Once at the garden the I made it so that each side of the garden was supplied.  There are several turn-off valves that allow us to shut off water completely, or run each side of the garden independently.  I also had an problem with losing water pressure by the time I got towards the back of the garden, but I fixed that by connecting both ends to make a complete circuit around the garden.

 I then used ½ inch drip line to branch off of the PVC. Each ½ inch line supplies two beds.  I bent it in kind of a horseshoe shape underneath the beds. Coming off of the 1/2 inch line I used ¼ inch drip line for plant specific watering.

(I don't have a picture of this since the beds we did this in are mulched, but here is a picture of our corn patch, where we did something very similar)

In some cases, I opted to use sprinklers made for ¼ inch line- like the seed planted green beans and beets because we haven't mulched those beds and there wasn't much need to be plant specific in those cases.

The neat thing about this is that I can change anything about this watering system to fit new conditions, or additions to the garden... and I have several times. It has taken a bit of money to do, but we are using less water- or at least more of it is benefiting the plants than a regular lawn sprinkler.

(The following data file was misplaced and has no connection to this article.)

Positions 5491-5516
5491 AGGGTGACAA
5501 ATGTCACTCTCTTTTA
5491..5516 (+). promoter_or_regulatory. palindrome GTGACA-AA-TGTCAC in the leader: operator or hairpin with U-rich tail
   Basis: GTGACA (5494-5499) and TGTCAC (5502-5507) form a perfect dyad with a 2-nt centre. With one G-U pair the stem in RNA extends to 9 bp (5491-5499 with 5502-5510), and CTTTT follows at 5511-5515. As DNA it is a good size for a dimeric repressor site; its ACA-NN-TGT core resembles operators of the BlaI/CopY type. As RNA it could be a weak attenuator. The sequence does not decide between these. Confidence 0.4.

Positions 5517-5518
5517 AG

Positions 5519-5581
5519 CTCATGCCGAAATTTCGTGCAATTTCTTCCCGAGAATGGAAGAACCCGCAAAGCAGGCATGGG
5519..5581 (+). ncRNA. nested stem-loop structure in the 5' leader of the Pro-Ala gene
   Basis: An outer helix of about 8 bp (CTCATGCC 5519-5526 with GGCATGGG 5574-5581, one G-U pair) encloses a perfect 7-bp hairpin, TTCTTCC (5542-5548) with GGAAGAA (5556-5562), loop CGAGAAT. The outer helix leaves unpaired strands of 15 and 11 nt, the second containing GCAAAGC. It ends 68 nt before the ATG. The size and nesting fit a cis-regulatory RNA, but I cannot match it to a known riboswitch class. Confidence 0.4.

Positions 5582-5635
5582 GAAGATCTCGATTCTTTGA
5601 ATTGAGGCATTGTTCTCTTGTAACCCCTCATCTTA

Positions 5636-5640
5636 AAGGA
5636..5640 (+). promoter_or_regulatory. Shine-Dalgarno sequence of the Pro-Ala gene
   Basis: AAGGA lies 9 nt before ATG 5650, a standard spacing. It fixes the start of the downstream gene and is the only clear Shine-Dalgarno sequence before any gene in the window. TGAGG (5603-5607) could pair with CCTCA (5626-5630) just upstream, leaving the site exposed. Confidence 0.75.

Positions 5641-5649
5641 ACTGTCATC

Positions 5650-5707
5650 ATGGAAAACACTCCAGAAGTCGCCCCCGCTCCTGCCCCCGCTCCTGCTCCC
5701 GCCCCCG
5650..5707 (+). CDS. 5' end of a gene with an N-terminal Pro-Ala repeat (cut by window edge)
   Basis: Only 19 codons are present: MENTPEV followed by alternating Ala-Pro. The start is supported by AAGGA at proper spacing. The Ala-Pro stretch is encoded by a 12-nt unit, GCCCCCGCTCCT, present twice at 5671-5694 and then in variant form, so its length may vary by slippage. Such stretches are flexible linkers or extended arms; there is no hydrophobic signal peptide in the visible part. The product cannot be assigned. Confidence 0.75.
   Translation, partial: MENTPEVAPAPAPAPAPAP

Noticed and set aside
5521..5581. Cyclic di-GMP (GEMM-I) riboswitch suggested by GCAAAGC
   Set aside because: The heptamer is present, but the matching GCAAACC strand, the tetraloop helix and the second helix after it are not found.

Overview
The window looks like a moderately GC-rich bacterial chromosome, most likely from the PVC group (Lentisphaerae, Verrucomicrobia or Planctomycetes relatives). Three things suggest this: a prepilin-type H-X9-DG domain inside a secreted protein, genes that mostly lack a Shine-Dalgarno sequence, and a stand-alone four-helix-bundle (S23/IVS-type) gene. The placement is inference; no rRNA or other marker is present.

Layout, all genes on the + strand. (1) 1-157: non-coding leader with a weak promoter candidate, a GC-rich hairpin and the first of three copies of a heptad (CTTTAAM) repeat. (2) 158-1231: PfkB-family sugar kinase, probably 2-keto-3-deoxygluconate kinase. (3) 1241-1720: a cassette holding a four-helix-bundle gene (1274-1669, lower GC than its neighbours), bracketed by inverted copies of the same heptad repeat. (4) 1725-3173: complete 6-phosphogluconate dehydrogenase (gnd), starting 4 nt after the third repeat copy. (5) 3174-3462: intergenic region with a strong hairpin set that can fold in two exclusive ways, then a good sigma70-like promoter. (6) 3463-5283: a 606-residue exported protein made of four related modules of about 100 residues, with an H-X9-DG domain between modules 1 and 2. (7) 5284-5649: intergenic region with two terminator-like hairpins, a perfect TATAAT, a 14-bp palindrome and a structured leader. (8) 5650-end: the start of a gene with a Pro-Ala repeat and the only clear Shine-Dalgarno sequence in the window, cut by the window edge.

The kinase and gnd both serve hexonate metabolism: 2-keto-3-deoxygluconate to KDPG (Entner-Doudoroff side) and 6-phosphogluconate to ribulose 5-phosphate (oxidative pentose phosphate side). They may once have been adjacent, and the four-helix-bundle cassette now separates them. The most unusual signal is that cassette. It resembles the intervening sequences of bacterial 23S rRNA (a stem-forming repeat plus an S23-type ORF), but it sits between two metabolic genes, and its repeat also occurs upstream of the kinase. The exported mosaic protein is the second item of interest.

A couple of money saving tips!!! If you do this sort of system, you will be spending enough money on drip line, connectors, and sprinklers. There are all kinds of little doodads out there and if they fit your needs by saving your time and or efforts, they are probably worth spending money on, but here are some things I did to avoid spending so much.

Tip 1: End clamps~ all you have to do is fold a couple inches of line back on itself. I use old baling wire or metal clothes hanger pieces to crimp around the fold to hold it. Twine or duct tape would also work.

Tip 2: ½ in lines tend to come off of their fittings pretty easily when there are sudden changes in water pressure, mostly when the water system turns on and the lines are refilling. Regular hose clamps aren't cheap anymore. Here again old baling wire comes in handy. Just a loop and a couple of twists with a pair of pliers and you are in business.

Tip 3: Drippers~ unless you are concerned about being very specific/scientific about the amount of water you are putting out and want to spend a lot of money buying all those ½ and 1 or 2 gallon per hour deals, a bunch of light poke holes in ¼ or ½ inch drip lines with a thumb tack works really well. Then you can control volume and pressure of that whole run of line with a little in line valve.

Mulch: If you have a yard that gets mown regularly, use the clippings as mulch. That's what we are doing and it works great.  Our mulch was mostly dead grass and dry leaves from the first cutting after winter. We have mulched in our herbs, tomatoes, peppers, peas, and side dressed the cucumbers, and squash which are in hills. The soil is cooler underneath the mulch, weeds get smothered to some degree, and the water is retained by the soil longer requiring less water usage.